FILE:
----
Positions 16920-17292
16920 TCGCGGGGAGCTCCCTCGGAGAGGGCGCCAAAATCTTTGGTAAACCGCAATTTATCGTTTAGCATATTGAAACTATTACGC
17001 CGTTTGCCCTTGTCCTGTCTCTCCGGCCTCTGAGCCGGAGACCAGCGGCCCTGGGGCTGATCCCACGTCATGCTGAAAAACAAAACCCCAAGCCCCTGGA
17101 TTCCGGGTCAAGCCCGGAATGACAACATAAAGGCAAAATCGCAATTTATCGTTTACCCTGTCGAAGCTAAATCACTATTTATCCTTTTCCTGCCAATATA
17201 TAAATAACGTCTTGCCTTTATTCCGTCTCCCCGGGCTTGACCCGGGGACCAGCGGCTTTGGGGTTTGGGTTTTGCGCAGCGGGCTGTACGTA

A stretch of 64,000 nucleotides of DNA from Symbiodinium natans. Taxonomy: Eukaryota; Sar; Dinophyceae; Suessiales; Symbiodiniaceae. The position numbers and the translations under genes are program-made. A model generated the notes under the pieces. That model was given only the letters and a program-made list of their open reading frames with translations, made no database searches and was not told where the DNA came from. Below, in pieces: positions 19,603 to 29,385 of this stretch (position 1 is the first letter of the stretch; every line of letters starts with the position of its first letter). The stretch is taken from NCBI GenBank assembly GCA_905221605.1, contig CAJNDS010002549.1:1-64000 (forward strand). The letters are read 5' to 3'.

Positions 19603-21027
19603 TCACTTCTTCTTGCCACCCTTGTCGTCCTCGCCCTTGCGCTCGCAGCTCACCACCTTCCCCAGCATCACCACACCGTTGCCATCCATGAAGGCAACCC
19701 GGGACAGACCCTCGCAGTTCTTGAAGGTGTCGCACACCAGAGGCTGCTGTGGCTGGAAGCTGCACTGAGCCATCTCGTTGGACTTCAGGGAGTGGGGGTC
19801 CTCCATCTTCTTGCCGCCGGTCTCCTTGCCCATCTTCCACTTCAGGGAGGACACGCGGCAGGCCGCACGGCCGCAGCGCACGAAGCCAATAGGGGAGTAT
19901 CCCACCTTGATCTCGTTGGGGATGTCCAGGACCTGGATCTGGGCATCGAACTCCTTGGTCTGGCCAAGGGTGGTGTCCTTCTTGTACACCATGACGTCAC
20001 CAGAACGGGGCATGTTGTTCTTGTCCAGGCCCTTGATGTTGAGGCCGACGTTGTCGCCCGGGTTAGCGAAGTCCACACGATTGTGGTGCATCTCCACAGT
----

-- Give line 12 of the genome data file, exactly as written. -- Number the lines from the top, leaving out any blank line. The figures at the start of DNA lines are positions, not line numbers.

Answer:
20001 CAGAACGGGGCATGTTGTTCTTGTCCAGGCCCTTGATGTTGAGGCCGACGTTGTCGCCCGGGTTAGCGAAGTCCACACGATTGTGGTGCATCTCCACAGT